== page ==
How alliteration enhances conceptual–attentional interactions in reading

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In linguistics, the relationship between phonological word form and meaning is mostly considered arbitrary. Why, then, do literary authors traditionally craft sound relationships between words? We set out to characterise how dynamic interactions between word form and meaning may account for this literary practice. Here, we show that alliteration influences both meaning integration and attentional engagement during reading. We presented participants with adjective-noun phrases, having manipulated semantic relatedness (congruent, incongruent) and form repetition (alliterating, non-alliterating) orthogonally, as in “dazzling-diamond”; “sparkling-diamond”; “dangerous-diamond”; and “creepy-diamond”. Using simultaneous recording of event-related brain potentials and pupil dilation (PD), we establish that, whilst semantic incongruency increased N400 amplitude as expected, it reduced PD, an index of attentional engagement. Second, alliteration affected semantic evaluation of word pairs, since it reduced N400 amplitude even in the case of unrelated items (e.g., “dangerous-diamond”). Third, alliteration specifically boosted attentional engagement for related words (e.g., “dazzling-diamond”), as shown by a sustained negative correlation between N400 amplitudes and PD change after the window of lexical integration. Thus, alliteration strategically arouses attention during reading and when comprehension is challenged, phonological information helps readers link concepts beyond the level of literal semantics. Overall, our findings provide a tentative mechanism for the empowering effect of sound repetition in literary constructs.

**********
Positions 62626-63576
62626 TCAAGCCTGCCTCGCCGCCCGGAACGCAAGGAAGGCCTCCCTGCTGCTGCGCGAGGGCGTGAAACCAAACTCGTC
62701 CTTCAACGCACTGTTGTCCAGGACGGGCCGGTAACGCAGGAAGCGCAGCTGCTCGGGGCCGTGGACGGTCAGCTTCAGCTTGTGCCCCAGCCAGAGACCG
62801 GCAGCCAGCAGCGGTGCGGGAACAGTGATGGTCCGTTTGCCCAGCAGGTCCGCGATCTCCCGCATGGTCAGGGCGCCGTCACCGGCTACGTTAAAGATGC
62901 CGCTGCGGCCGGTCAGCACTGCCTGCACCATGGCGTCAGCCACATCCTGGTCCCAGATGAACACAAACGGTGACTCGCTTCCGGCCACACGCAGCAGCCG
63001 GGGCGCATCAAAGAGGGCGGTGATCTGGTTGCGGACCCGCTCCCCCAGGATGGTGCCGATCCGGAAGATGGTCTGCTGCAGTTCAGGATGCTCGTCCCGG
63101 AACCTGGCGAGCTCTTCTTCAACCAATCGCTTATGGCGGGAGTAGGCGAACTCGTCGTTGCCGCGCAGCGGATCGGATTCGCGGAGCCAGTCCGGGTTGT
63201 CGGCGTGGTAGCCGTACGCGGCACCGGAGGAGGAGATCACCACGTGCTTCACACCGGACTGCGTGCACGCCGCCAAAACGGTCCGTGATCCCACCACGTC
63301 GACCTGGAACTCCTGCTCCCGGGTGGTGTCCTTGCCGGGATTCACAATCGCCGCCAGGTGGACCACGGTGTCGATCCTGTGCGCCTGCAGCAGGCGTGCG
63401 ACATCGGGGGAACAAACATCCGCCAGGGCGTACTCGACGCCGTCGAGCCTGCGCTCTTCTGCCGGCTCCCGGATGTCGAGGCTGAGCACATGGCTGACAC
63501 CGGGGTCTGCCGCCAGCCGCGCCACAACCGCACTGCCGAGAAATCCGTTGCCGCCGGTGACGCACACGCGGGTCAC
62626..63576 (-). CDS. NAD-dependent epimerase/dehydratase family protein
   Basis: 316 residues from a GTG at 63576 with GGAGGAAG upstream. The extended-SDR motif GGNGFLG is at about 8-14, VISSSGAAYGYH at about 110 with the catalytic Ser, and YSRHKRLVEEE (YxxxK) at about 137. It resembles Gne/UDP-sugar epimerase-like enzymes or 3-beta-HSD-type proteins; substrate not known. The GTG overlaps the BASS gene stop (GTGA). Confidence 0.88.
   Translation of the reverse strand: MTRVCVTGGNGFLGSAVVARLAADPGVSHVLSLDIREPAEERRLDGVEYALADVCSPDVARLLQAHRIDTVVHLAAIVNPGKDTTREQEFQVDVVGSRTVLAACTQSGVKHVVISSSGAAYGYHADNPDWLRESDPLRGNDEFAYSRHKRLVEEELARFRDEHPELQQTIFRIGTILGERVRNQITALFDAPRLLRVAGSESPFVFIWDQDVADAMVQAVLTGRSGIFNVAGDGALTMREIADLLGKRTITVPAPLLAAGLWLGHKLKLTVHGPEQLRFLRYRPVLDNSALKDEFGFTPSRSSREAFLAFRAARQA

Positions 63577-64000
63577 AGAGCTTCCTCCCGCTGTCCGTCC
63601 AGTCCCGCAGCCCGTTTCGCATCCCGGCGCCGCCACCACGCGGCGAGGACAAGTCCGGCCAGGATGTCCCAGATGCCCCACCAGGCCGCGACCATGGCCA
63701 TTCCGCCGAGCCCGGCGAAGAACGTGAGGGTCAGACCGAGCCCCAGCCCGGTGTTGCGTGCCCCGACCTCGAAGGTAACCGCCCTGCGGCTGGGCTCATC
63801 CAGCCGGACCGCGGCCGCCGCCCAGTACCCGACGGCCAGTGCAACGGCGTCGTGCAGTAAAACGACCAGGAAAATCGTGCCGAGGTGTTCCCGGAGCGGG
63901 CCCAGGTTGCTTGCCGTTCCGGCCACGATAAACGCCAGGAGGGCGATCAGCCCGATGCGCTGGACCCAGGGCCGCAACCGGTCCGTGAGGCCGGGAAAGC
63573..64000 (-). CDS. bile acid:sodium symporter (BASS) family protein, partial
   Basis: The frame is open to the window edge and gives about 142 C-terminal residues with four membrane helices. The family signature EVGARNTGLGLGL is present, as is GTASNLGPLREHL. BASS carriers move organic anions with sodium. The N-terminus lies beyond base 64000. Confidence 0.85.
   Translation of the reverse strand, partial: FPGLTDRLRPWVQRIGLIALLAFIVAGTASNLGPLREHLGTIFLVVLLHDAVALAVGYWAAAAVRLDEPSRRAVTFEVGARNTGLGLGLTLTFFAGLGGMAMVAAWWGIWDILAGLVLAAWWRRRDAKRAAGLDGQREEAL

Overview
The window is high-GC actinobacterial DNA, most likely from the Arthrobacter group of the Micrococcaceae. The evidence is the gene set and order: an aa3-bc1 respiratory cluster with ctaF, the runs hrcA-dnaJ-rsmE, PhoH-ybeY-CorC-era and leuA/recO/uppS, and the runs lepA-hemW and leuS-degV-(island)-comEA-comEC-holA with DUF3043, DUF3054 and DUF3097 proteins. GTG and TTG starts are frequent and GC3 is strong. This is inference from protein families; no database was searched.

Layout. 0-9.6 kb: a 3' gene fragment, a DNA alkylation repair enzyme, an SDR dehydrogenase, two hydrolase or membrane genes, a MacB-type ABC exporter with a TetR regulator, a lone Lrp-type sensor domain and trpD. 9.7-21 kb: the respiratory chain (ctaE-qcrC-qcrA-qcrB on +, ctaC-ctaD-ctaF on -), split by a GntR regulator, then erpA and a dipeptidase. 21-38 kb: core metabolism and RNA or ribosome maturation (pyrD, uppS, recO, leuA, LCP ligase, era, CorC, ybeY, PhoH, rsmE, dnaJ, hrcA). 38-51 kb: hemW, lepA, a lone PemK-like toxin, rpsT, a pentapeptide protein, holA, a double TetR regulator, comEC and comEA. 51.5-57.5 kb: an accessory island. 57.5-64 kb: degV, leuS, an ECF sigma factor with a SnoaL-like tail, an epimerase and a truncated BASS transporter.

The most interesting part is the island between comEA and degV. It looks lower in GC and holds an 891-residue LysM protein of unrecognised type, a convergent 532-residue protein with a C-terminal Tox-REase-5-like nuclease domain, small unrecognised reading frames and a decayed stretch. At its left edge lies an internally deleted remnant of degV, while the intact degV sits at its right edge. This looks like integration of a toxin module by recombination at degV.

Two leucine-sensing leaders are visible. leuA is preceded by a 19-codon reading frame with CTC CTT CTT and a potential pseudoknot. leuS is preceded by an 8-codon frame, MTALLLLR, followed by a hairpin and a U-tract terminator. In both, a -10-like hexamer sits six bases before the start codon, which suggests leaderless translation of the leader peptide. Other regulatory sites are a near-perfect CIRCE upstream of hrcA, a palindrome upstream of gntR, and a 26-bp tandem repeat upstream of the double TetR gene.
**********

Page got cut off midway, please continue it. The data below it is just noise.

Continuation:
Original languageEnglish
Pages (from-to)111-118
Early online date28 Nov 2019
Publication statusPublished - Mar 2020

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